One of the reasons we remember to eat is that we feel hungry. This week, use your hunger pangs as a reminder to pray.

02 Saved by the Bell

Set an alarm on your phone to prompt you to pray. You could set it to go off once an hour and pray for a few seconds, or perhaps a couple of times a day when you are likely to be able to carve out ten minutes.

03 Dear Diary

Keep a journal and pen by your bed, and take a few minutes at the beginning and end of each day to write down your prayers. What are you concerned about or grateful for? How have you seen God at work in your life, and where do you need his help?

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Group Prayer

As a group, pray for one another this week as you explore a deeper life with God through prayer. Pray that your times of prayer will increase and become more habitual throughout each day.

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Quotes:

‘As long as we have unsolved problems, unfulfilled desires, and a mustard seed of faith, we have all we need for a vibrant prayer life.’  (John Ortberg)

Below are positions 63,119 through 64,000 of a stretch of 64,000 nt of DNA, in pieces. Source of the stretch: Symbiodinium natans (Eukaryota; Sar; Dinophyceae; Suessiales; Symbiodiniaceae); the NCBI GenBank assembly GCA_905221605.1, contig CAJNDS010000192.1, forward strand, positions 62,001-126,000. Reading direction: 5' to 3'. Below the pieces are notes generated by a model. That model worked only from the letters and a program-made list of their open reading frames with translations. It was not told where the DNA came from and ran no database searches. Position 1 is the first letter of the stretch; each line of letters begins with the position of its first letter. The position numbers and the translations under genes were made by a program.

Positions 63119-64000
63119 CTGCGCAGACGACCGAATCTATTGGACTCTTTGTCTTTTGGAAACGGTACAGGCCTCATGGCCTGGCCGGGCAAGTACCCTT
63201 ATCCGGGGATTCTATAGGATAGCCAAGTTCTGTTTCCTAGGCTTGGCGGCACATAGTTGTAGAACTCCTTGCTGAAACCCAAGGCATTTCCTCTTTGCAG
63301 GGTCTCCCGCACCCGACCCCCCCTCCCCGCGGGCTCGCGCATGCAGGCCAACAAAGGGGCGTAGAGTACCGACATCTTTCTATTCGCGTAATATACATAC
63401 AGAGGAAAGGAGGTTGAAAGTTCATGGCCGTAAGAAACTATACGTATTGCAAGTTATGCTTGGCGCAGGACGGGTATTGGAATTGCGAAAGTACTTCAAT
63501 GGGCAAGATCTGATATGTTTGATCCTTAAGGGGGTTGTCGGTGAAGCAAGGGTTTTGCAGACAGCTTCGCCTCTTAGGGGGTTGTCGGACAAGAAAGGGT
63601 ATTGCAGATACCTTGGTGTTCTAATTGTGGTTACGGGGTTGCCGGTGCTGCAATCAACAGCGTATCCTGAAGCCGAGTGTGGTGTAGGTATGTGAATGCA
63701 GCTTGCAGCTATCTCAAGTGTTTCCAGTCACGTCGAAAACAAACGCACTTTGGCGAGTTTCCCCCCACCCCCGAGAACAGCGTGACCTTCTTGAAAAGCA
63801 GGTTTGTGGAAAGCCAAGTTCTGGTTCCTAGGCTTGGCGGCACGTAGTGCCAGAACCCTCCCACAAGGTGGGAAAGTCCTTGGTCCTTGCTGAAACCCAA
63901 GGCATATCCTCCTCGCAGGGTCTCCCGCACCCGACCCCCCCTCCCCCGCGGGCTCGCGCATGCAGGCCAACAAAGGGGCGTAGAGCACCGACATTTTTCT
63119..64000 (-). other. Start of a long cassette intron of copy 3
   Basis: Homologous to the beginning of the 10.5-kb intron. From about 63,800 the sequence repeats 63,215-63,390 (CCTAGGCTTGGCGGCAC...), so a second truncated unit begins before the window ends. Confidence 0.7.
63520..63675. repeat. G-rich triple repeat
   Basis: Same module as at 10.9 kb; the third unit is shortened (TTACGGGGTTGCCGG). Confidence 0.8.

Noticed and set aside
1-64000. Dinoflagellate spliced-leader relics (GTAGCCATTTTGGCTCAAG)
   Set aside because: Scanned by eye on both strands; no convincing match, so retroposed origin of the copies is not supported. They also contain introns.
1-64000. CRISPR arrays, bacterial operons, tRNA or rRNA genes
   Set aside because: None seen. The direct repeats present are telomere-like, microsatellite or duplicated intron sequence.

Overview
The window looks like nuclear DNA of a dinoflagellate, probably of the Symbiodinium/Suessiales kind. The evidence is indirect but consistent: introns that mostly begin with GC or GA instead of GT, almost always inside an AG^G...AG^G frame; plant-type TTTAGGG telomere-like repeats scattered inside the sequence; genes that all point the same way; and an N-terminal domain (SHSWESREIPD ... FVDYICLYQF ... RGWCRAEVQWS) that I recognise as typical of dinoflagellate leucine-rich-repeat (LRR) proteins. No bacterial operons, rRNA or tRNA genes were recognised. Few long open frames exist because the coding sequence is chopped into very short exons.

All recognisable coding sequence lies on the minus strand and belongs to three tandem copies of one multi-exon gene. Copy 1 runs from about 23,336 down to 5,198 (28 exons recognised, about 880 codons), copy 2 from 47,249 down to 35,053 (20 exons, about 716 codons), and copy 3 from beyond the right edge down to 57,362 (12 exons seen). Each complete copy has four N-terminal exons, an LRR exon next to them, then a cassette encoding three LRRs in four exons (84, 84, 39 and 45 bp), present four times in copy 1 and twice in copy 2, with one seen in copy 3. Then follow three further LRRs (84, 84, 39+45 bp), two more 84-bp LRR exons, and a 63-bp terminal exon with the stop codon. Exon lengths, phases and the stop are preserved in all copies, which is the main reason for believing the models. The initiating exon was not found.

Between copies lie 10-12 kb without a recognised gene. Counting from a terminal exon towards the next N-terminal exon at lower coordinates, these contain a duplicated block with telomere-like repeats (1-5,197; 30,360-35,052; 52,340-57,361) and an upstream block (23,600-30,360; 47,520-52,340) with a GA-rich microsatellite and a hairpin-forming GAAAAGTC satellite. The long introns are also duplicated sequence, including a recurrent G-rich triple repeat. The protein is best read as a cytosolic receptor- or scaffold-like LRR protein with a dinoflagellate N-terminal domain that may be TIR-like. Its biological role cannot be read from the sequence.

‘To this day I start every day on my knees praying by my bed, and that’s my grounding for the day.’ (Bear Grylls)

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1.5 Billion people do not have access to the Bible in their own language – and for others, it is a sad reality that the Word of God is simply out of reach for them, either due to costs or simply because it is just not available. YOU can make a difference…

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1.5 Billion people do not have access to the Bible in their own language – and for others, it is a sad reality that the Word of God is simply out of reach for them, either due to costs or simply because it is just not available. YOU can make a difference…